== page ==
UD developed protective mask scores high in testing


The University of Delaware has developed a new and effective type of protective mask, thanks in part to a phone call from a Yale University faculty member.

When UD’s Jenni Buckley answered her cell phone, she could immediately tell that her friend, Lisa Lattanza, was worried. Dr. Lattanza, chair of orthopedics and rehabilitation at Yale School of Medicine, had already seen 15 cases of COVID-19 by late March, and she was concerned her hospital could run out of face masks. Her voice was urgent.

“What can you create for me fast?” she asked Buckley, who is an associate professor of mechanical engineering and director of the Design Studio at UD. Buckley and Lattanza co-founded the Perry Initiative, which sponsors outreach programs to inspire young women to be leaders in engineering and medicine.

Meanwhile, at his home in Salem, New Jersey, Whitney Sample, co-director of UD’s Design Studio, received an email from A.I. duPont Hospital for Children, asking for help finding more face masks.

Previously, Sample had worked at the hospital, where, among other innovations, he co-invented an exoskeleton to give children with debilitating conditions such as arthrogryposis the ability to lift their arms.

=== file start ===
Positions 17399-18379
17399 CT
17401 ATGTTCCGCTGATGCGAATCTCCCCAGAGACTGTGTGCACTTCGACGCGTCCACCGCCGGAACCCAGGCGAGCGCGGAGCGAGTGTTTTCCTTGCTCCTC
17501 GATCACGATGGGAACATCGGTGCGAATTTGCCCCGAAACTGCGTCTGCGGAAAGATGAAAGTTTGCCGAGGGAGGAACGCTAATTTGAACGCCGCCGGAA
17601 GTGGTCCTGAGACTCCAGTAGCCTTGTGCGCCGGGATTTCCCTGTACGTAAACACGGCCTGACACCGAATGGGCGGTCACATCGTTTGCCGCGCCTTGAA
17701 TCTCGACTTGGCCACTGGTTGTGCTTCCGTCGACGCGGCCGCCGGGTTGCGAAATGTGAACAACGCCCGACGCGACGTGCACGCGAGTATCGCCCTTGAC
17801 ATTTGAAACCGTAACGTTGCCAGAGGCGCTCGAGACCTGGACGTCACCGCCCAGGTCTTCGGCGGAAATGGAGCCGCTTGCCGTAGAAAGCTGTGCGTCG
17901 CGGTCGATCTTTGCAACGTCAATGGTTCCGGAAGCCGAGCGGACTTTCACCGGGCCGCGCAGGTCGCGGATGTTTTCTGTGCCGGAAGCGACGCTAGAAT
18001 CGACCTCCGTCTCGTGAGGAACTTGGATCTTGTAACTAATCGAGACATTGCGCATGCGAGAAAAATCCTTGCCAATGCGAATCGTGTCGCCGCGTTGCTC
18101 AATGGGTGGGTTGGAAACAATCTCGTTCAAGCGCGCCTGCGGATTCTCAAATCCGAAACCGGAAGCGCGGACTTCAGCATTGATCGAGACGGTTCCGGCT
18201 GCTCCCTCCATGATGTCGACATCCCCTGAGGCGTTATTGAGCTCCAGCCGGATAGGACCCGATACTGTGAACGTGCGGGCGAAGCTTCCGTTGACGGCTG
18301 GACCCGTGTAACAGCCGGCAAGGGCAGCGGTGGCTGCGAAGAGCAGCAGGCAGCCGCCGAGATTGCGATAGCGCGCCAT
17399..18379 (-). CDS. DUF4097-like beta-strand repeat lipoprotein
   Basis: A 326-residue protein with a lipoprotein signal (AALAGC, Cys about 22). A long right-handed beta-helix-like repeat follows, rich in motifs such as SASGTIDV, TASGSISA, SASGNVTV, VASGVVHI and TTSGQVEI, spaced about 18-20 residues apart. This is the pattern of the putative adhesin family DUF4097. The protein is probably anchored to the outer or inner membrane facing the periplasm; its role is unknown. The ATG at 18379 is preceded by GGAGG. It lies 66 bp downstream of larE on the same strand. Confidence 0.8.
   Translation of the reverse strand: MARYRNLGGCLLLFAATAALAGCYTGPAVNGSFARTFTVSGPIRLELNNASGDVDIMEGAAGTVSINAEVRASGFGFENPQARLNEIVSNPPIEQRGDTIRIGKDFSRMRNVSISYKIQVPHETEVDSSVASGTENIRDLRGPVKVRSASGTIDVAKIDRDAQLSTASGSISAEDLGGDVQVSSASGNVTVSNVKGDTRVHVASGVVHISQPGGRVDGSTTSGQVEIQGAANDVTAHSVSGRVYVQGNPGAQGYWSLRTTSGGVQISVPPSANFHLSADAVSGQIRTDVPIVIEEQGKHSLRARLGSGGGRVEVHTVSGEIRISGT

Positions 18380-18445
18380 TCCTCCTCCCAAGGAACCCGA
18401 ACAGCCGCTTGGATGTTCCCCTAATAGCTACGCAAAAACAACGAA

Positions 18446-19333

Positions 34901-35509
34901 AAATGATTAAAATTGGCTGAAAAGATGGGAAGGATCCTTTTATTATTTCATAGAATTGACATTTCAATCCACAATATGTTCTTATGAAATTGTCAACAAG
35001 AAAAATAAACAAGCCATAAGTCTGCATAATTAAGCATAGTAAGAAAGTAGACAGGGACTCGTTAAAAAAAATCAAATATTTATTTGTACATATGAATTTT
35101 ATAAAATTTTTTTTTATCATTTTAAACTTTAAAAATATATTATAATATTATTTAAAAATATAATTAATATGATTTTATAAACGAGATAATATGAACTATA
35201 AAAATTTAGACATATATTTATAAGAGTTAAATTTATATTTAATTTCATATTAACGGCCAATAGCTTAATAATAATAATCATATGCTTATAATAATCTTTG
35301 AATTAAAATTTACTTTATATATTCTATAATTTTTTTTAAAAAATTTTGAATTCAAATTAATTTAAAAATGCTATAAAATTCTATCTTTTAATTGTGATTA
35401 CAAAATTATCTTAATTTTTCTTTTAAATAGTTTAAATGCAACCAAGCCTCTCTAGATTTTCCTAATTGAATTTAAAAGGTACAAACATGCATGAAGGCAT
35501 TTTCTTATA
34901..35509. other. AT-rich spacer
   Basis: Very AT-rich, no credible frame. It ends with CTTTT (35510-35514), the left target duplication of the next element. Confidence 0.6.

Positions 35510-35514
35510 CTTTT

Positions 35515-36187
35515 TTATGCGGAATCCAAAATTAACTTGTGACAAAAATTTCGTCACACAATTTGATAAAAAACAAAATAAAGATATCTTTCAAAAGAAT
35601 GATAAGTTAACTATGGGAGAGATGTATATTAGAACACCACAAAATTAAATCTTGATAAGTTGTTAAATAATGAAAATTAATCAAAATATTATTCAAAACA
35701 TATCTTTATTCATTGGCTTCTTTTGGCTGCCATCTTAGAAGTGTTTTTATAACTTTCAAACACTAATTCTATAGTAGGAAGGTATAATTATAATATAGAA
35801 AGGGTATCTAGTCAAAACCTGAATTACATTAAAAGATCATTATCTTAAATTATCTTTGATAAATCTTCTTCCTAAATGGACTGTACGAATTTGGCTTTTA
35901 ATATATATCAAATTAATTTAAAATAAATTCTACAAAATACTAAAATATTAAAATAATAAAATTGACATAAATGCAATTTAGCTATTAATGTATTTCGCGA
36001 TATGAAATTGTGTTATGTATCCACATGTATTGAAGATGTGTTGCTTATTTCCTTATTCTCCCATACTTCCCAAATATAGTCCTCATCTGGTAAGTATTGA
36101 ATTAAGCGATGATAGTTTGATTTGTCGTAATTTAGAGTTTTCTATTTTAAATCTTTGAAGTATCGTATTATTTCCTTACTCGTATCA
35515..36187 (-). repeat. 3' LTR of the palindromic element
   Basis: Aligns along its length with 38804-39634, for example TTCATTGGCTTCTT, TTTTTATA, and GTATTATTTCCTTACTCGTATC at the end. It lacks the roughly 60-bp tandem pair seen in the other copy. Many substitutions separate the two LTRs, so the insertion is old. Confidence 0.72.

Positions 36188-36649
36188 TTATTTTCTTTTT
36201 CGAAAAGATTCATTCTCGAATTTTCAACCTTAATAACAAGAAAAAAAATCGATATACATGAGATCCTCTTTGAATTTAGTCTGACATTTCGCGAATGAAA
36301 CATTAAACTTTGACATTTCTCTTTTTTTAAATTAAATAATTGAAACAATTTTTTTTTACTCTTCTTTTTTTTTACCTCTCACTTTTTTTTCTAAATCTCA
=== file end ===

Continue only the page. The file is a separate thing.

Sample and Buckley discussed ideas with Lattanza at Yale and colleagues at A.I. duPont. They began scouring face mask designs on GrabCAD, an open-source forum of over 7 million engineers, designers, manufacturers and students.

“The designs that were out there were a great start, but there were issues with functionality and we were in a unique position with our training and resources to tackle that,” said Sample, an industrial designer by training, with 20 years of experience in the medical field.

The clinicians wanted a mask that sat out from the face, so that breathing humid air would not impact the integrity of the filter.

So Sample and Buckley and their team, which included faculty, students and clinical partners, set out to build a better face mask. And so the “HensNest” was born.

An update: Safety testing results came back indicating the HensNest has 4-23x better protection compared to sewn face masks, depending on the filter material used.)

Click here  for the story from UDaily.